‘Classified knots’: Researchers create optical framed knots to encode information

Phys.org  October 17, 2020
Modern beam shaping techniques have enabled the generation of optical fields displaying a wealth of structural features. Due to their robustness against external perturbations, topological invariants in physical systems are increasingly being considered to encode information. Hence, structured light with topological properties could potentially be used for such purposes. An international team of researchers (Canada, USA – MIT, Israel) has experimentally demonstrated structures known as framed knots within optical polarization fields. They developed a protocol in which the topological properties of framed knots are used in conjunction with prime factorization to encode information…read more. Open Access TECHNICAL ARTICLE

Construction of framed knotted C-lines. Credit: Nature Communications volume 11, Article number: 5119 (2020)

A controllable membrane to pull carbon dioxide out of exhaust streams

MIT News  October 16, 2020
Researchers at MIT have developed a gas gating mechanism driven by reversible electrochemical metal deposition/dissolution on a conductive membrane, which can continuously modulate the interfacial gas permeability over two orders of magnitude with high efficiency and short response time. The gating mechanism involves neither moving parts nor dead volume and can therefore enable various engineering processes. An electrochemically mediated carbon dioxide concentrator demonstrates proof of concept by integrating the gating membranes with redox-active sorbents, where gating effectively prevented the crosstalk between feed and product gas streams for high-efficiency, directional carbon dioxide pumping. The system could be adapted to a wide variety of chemical separation and purification processes. Their concept of dynamically regulating transport at gas-liquid interfaces could broadly inspire systems in fields of gas separation, miniaturized devices, multiphase reactors, and beyond…read more. Open Access TECHNICAL ARTICLE 

Schematics showing the working principles of an electrochemically mediated gas gating membrane. Credit: Science Advances 16 Oct 2020: Vol. 6, no. 42, eabc1741

Eight Lincoln Laboratory technologies named 2020 R&D 100 Award winners

MIT News  October 20, 2020
Eight technologies developed by MIT Lincoln Laboratory researchers, either wholly or in collaboration with researchers from other organizations, were among the winners of the 2020 R&D 100 Awards. Six of the laboratory’s winning technologies are software systems, several of them take advantage of artificial intelligence techniques. The software technologies are solutions to difficulties inherent in analyzing large volumes of data and to problems in maintaining cybersecurity. Another technology is a process designed to assure secure fabrication of integrated circuits, and the eighth winner is an optical communications technology that may enable future space missions to transmit error-free data to Earth at significantly higher rates than currently possible…read more.

A flexible color-changing film inspired by chameleon skin (w/video)

Nanowerk  October 21, 2020
By tensing or relaxing their skin, chameleons can change the way light reflects from guanine crystals under the surface, producing structural coloration. The structural colors are different from the pigments that give many other creatures their hues. Currently available materials for mimicking chameleon skin is difficult to produce. Researchers in China introduced a flexible network structure in cellulose nanocrystals (CNCs), exerting a bridge effect for the rigid nanomaterials. These films display high flexibility with a fracture strain of up to 39%. Notably, stretching-induced structural color changes visible to the naked eye are realized, for the first time, for CNC materials. The soft materials show humidity and compression-responsive properties in terms of changing apparent structural colors. Colored marks left by ink-free writing can be shown or hidden by controlling the environmental humidities. This biobased photonic film, acting as a new “smart skin”, is potentially used with multifunctions of chromogenic sensing, encryption, and anti-counterfeit…read more. Video  TECHNICAL ARTICLE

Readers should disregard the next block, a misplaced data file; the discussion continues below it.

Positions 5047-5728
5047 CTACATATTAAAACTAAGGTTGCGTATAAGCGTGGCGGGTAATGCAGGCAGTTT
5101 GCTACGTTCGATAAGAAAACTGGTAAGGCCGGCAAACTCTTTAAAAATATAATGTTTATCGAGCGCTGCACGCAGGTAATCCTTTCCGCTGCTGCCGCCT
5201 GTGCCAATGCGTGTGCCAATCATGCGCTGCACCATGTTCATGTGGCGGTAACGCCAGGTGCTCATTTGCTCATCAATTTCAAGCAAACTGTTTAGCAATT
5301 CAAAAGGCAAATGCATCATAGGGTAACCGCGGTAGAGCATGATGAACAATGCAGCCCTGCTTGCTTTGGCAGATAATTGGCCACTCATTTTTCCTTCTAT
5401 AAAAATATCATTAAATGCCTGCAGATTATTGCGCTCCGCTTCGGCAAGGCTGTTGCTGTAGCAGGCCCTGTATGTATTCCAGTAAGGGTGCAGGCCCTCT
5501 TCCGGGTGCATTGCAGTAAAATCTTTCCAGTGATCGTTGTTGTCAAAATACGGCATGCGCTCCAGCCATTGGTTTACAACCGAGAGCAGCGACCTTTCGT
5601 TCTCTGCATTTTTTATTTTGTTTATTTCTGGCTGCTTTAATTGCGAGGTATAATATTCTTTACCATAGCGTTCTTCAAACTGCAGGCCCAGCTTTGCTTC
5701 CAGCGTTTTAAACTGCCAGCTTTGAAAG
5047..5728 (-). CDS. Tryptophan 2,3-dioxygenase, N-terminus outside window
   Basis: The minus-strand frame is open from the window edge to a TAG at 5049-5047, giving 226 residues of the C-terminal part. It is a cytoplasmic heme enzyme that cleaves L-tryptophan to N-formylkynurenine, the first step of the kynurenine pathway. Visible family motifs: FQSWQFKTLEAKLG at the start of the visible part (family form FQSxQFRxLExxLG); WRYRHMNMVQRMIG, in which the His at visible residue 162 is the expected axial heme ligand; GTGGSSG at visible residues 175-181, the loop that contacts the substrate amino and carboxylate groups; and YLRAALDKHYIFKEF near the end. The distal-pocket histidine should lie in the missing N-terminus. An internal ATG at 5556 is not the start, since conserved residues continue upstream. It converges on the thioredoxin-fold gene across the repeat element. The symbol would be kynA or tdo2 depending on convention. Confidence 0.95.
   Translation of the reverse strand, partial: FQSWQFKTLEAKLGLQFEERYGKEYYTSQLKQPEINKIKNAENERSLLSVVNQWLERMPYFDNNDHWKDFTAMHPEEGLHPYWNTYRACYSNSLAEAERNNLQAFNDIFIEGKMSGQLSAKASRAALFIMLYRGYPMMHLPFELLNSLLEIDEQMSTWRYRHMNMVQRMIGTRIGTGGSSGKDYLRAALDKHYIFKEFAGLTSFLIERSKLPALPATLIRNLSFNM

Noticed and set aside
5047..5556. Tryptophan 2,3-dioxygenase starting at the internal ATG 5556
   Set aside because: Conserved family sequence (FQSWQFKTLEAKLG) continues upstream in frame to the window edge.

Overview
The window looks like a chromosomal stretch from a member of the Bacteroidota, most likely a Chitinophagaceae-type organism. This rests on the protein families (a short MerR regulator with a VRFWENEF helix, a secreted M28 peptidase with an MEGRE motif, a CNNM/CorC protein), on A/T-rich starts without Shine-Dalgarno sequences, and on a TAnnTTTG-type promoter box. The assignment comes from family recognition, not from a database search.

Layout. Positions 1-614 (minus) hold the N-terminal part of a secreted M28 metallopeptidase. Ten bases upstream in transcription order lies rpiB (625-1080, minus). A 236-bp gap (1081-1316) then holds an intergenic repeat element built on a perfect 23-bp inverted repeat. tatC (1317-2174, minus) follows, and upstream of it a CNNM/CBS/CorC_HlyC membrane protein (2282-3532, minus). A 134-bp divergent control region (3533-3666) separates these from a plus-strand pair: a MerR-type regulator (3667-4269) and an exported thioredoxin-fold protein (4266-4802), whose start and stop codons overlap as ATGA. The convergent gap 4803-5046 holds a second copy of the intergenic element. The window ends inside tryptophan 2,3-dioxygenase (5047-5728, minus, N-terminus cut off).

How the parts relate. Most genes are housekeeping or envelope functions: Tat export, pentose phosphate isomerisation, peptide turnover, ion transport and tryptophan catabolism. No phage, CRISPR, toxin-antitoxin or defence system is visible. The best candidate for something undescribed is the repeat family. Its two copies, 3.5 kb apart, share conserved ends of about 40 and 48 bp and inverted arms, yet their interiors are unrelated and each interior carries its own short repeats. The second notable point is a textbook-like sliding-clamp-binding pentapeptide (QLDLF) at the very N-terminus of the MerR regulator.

Abstract. Credit: ACS Appl. Mater. Interfaces 2020, 12, 41, 46710–46718, September 23, 2020 

Good vibrations for new energy

Nanowerk  October 20, 2020
Triboelectric nanogenerators (TENGs) can be made at low cost in different configurations, making them suitable for driving small electronics such as mobile phones, biomechanics devices, and sensors. Researchers in Australia provide experimental and theoretical models for augmented rotary TENGs. The power generated by TENGs is found to be a function of the number of segments, rotational speed, and tribo-surface spacing. They applied mathematical modeling combined with artificial intelligence to characterize the TENG output under various kinematics and geometric conditions. Sensitivity analysis reveals that the generated energy and the matched resistance depend highly on segmentation and angular velocity rate. They described the TENG dynamic outputs for various structural parameters. The study enhances understanding of rotation-induced periodic TENGs and reveals optimized characteristics for disk-shaped TENG energy harvesters…read more. TECHNICAL ARTICLE

Graphical abstract. Credit: Nano Energy, Volume 75, September 2020, 104993